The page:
Mike Hughes, a 61-year-old limo driver, has done more than just dream. He's spent the last few years building a steam-powered rocket out of salvage parts in his garage.
(Mike Hughes flat earth rocket)
His project has cost him $20,000, which includes Rust-Oleum paint to fancy it up and a motor home he bought on Craigslist that he converted into a ramp.
“I don’t believe in science,” said Hughes, whose main sponsor for the rocket is Research Flat Earth. “I know about aerodynamics and fluid dynamics and how things move through the air, about the certain size of rocket nozzles, and thrust. But that’s not science, that’s just a formula. There’s no difference between science and science fiction.”
This will actually be the second time he’s constructed and launched a rocket. He jumped on a private property in Winkelman, Arizona, on Jan. 30, 2014 , and traveled 1,374 feet. He collapsed after that landing — the G-forces taking a toll — and needed three days to recover.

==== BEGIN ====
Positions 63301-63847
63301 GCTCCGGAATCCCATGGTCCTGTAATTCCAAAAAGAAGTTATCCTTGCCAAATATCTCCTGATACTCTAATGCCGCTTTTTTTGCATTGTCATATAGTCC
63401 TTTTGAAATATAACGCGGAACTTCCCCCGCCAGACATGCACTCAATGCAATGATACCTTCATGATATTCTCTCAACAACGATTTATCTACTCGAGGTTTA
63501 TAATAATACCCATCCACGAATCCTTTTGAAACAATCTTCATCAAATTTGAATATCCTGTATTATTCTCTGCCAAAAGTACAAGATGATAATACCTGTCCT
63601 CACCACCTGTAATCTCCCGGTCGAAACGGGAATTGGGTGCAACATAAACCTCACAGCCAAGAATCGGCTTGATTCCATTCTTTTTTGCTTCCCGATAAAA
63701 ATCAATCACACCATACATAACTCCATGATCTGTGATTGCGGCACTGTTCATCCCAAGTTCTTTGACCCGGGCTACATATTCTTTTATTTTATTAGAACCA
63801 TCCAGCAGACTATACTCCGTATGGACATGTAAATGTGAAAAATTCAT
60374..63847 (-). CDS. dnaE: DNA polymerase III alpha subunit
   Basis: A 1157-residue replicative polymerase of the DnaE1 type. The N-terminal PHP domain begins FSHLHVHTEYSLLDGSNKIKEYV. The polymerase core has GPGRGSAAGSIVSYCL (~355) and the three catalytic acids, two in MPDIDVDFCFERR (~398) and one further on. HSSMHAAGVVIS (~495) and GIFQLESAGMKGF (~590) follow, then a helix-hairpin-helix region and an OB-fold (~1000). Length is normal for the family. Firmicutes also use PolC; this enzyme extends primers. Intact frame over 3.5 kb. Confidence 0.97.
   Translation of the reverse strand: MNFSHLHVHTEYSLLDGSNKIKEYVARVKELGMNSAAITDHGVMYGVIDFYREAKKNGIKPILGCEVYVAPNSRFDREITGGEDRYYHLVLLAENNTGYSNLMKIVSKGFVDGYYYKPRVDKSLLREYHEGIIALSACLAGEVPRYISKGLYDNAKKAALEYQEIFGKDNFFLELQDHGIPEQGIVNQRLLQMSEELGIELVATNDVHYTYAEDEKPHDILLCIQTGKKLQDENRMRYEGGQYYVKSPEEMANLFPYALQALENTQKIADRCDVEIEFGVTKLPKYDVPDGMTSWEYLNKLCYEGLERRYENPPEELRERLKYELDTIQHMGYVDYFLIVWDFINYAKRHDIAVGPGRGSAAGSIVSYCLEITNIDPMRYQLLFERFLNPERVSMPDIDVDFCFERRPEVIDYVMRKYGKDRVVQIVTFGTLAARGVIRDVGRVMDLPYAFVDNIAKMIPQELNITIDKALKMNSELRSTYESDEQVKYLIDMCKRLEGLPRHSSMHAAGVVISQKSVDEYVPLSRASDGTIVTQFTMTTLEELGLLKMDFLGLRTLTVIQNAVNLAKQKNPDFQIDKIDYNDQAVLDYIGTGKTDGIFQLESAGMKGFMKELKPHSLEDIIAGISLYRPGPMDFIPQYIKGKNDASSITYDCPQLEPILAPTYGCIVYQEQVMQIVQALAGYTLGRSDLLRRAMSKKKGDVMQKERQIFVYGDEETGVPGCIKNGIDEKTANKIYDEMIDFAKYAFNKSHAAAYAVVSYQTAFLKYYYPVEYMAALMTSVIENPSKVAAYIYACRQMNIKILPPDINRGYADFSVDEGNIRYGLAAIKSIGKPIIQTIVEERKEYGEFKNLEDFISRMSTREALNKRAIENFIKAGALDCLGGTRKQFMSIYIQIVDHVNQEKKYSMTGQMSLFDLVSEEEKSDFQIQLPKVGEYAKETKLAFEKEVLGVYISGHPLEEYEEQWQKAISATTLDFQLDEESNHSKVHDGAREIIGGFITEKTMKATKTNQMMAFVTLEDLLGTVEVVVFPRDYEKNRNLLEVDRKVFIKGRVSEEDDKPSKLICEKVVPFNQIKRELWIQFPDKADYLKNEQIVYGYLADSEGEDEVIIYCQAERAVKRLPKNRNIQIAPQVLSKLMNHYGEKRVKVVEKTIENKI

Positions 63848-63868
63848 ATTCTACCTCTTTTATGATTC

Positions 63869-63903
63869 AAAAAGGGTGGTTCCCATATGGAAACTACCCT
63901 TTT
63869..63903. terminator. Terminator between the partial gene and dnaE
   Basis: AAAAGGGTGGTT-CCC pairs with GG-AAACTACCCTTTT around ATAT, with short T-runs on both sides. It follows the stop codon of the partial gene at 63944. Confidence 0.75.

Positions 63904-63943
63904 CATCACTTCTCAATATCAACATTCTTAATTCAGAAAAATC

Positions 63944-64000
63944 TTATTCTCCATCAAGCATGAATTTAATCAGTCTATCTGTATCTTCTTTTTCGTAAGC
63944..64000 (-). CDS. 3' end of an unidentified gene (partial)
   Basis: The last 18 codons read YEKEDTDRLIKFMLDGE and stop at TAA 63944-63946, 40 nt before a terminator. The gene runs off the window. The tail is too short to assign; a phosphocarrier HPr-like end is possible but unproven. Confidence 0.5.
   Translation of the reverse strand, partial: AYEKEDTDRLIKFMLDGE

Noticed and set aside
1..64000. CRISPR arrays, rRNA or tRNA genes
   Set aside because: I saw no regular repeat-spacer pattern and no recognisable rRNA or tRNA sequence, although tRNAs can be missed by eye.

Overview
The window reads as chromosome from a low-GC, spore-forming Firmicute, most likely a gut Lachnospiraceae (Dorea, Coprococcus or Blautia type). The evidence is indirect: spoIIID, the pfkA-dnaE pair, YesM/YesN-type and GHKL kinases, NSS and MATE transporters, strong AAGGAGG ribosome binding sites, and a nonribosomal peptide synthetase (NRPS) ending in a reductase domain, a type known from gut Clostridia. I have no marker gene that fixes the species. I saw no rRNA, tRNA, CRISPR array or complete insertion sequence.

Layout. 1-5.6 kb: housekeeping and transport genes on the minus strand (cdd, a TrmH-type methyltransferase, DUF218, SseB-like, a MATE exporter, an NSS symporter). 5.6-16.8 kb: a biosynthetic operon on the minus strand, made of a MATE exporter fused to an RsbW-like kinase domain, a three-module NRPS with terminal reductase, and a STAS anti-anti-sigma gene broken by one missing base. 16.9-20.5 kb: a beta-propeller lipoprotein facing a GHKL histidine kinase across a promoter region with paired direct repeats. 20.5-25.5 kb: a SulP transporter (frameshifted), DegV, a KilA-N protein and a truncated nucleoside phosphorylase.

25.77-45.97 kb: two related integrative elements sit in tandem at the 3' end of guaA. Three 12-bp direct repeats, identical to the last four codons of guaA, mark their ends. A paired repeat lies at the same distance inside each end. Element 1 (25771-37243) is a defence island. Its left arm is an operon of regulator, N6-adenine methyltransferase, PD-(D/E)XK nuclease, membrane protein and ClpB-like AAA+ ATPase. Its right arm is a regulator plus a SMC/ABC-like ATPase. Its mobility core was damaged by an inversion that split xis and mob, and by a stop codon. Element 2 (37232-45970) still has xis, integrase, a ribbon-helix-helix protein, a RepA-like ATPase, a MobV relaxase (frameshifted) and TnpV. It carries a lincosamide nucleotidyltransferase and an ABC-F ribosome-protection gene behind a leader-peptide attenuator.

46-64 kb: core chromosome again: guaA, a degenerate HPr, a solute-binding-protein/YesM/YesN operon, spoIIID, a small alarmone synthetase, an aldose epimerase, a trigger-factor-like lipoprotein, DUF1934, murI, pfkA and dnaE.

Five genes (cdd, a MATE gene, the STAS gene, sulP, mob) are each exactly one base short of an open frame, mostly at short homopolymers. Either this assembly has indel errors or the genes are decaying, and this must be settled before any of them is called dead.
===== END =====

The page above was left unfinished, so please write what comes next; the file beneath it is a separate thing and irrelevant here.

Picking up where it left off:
Fiorello Bodoni, in Ray Bradbury's classic tale The Rocket was in some ways similar:
I prefer the rockets myself," said old Bramante. "I was a boy when they started. Eighty years ago, and I've never been on one yet."
"I will ride up in one someday," said Bodoni.
"Fool!" cried Bramante. "You'll never go. This is a rich man's world." He shook his gray head, remembering. "When I was young they wrote it in fiery letters: THE WORLD OF THE FUTURE! Science, Comfort, and New Things for All! Ha! Eighty years. The Future becomes Now! Do we fly rockets'? No! We live in shacks like our ancestors before us."
"Perhaps my sons -" said Bodoni.
"No, nor their sons!" the old man shouted. "It's the rich who have dreams and rockets!"
Bodoni gave his children their dreams; the rest of this beautiful short story is online here.
Orion's 'Skip-to-M'Lou' Entry
'A lightning pilot possibly could land that tin toy without power and still walk away from it provided he had the skill to play Skip-to-M’Lou in and out of the atmosphere...'